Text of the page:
At the start of the 20th century that would have been one of the most remarkable times in the history of English music – and European too of course! With the twenty-first, it’s harder to say. New music seems to be losing its way in the clamorous attention given to pop and rock (now routinely, and confusingly, called contemporary or new music). Composers and their works (unless ‘about’ climate change or a current issue that will attract funding) are not important to most people, even to those who follow new developments in the other arts. One often feels more depressed than excited, but the best thing for me is writing for the many outstanding (often young) players and singers in this country who are selflessly committed to new work of many kinds.

Until comparatively recently, audiences listened almost solely to the contemporary classical music of their time. Now that we perform such a broad range of music, do you think the contemporary audience has become more specialised, and does that affect your writing in a any way?  
No, you can only honestly write for yourself and the idea of a specialized audience is dreadful. A kind lady once told me after a concert in which a new piece of mine had been played at the Wigmore Hall, along with Schubert and other standard repertoire, that she had come to hear the Trout Quintet, but preferred mine. That sort of open-minded approach is admirable (and rather encouraging to a composer!) but I fear all too rare.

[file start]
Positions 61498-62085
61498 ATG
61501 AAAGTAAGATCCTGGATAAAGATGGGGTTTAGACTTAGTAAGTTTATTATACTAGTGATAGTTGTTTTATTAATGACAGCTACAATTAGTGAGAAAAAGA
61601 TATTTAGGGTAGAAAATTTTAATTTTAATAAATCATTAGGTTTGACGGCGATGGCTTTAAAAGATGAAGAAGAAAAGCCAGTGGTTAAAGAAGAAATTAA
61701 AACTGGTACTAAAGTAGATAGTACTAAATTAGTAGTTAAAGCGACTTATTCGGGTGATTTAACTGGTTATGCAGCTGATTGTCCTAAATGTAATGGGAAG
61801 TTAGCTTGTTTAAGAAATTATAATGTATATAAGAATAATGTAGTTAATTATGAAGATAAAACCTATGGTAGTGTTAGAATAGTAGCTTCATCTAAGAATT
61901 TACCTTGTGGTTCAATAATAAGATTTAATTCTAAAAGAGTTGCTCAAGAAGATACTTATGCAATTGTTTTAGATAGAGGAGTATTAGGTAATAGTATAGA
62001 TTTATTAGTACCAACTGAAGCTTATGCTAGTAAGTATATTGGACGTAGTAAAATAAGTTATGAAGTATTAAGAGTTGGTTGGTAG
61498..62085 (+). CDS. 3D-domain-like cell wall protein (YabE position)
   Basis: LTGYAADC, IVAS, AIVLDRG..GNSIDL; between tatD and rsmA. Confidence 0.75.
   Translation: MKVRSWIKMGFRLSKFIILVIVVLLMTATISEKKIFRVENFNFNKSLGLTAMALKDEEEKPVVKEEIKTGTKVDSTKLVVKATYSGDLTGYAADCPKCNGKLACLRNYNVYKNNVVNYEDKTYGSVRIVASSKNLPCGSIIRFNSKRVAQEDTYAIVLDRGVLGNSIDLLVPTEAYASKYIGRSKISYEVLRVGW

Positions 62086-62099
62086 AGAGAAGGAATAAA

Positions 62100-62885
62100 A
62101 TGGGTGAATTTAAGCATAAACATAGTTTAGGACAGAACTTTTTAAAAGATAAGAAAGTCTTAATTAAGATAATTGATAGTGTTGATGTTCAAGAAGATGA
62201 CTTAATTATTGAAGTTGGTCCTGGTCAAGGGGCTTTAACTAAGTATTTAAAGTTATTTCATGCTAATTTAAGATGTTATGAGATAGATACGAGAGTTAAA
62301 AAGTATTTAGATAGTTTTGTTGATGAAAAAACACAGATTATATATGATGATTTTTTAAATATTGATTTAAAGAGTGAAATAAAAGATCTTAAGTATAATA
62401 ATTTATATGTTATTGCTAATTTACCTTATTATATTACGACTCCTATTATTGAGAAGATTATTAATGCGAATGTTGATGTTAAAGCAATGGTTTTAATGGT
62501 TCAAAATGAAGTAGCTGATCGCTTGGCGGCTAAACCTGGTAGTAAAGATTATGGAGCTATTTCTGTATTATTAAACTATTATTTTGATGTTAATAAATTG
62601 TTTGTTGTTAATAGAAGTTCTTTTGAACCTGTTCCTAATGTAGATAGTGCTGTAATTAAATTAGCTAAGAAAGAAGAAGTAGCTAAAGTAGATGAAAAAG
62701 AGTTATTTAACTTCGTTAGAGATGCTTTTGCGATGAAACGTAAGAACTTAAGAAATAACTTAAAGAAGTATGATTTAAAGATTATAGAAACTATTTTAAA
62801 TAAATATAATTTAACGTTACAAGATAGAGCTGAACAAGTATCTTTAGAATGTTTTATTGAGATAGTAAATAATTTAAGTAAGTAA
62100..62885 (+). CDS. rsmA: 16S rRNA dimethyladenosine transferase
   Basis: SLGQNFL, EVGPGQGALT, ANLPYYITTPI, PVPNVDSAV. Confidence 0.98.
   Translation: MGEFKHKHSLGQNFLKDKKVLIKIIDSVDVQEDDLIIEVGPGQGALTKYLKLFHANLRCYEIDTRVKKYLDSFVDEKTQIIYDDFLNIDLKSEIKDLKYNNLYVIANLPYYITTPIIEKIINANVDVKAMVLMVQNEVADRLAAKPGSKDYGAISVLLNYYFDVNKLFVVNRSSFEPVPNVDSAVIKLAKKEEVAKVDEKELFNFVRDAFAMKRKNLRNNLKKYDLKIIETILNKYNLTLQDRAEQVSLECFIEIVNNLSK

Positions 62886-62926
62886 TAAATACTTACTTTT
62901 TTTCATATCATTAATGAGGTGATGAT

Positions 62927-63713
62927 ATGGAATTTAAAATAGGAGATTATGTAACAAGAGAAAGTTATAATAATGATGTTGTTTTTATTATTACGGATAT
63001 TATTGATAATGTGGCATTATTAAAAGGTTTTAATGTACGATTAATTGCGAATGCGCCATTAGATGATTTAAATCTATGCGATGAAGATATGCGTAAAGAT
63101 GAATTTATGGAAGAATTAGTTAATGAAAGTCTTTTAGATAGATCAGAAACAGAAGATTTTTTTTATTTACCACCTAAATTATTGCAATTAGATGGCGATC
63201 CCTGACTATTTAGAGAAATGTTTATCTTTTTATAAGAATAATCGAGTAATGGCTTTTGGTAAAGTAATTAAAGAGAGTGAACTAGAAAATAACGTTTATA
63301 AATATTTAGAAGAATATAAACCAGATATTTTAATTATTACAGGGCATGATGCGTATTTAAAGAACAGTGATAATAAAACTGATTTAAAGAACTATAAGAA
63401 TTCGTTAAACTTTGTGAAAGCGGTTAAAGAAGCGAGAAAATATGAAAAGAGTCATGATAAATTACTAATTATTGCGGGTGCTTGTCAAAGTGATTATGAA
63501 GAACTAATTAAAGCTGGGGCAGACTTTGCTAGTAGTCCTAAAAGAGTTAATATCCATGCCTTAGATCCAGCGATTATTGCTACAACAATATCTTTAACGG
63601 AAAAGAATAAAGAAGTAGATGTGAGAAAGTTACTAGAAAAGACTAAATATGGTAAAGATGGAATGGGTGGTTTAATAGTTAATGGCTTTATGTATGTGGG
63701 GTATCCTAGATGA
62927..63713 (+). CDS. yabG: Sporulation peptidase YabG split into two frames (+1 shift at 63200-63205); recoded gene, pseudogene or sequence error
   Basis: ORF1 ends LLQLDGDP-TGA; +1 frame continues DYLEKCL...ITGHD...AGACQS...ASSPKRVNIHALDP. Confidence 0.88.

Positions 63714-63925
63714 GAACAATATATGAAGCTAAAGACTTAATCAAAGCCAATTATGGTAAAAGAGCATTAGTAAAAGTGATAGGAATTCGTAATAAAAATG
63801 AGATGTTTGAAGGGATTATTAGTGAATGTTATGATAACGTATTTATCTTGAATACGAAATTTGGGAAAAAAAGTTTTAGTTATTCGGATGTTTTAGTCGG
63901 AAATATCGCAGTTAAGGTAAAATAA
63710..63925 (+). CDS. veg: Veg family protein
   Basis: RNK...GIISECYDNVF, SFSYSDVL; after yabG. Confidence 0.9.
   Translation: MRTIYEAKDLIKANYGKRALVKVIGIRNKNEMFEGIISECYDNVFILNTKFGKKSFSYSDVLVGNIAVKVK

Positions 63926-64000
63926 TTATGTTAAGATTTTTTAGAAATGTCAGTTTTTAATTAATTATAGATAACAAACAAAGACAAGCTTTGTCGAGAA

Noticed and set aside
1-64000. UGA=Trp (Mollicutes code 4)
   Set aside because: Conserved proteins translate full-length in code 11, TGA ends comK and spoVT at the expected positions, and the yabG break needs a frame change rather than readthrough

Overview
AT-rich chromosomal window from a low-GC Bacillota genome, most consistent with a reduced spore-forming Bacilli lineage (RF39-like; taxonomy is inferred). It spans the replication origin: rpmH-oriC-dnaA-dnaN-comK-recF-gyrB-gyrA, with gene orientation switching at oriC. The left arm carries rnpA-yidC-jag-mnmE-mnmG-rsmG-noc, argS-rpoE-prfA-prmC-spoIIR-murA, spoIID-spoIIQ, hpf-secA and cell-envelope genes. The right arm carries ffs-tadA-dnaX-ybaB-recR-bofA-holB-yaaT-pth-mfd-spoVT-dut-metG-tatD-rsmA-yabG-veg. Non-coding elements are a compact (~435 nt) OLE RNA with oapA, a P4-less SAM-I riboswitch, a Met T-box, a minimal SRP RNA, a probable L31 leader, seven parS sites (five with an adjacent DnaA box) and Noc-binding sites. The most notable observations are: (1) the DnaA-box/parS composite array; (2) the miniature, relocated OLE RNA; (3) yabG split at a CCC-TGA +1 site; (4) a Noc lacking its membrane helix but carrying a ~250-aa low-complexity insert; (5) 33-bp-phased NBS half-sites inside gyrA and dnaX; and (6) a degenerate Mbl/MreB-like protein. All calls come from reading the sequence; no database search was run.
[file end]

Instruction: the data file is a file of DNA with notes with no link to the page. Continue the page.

If you could go for coffee with any composer born before 1900, who would it be, and what would you ask them?
Brahms famously liked his coffee, but would not have liked to be asked questions. It would be interesting to know, perhaps after a good lunch, beer and Schnapps, what he really thought about Wagner.

To aid their writing, Beethoven liked his long walks in the Vienna woods, Brahms liked his Austrian lakes, and Satie was fond of the odd absinthe. What does it for you?!?
Walking certainly, a soak in the bath sometimes, but as someone once said ‘work creates ideas’ and keeping going with what you’re writing, however slowly and frustratingly, is often the best way